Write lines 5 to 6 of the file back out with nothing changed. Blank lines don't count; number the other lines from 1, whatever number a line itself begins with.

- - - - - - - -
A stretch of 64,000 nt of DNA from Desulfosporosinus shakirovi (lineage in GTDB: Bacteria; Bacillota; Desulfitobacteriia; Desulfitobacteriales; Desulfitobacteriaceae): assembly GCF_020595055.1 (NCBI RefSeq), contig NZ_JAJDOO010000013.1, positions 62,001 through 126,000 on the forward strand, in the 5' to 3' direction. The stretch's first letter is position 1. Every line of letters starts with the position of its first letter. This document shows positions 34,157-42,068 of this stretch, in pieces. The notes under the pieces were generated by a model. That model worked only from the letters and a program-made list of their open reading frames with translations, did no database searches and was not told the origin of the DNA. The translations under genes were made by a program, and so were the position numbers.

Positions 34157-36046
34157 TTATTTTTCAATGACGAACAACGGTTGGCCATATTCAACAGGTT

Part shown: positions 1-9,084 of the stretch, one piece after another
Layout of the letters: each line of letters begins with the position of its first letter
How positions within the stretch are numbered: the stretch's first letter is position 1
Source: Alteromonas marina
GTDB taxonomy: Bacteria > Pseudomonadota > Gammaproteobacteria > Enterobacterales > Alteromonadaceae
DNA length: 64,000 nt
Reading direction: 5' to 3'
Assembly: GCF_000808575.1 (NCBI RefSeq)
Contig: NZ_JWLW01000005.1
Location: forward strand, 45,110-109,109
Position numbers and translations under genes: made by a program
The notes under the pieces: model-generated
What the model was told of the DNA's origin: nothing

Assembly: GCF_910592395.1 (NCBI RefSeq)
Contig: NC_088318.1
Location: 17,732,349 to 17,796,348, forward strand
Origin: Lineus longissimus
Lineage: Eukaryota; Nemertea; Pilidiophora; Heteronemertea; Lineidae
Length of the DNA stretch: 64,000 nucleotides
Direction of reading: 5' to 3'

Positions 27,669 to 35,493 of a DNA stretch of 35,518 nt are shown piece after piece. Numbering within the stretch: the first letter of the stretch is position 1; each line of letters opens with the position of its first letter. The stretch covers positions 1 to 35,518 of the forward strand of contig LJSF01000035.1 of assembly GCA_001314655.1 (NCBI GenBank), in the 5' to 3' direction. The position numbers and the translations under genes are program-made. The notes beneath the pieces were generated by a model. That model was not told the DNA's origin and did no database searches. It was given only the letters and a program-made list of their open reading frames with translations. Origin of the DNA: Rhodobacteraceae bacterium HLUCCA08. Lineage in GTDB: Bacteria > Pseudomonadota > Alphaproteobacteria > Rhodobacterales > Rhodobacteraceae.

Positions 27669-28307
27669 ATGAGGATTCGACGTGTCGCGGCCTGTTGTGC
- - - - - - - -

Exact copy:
Layout of the letters: each line of letters begins with the position of its first letter
How positions within the stretch are numbered: the stretch's first letter is position 1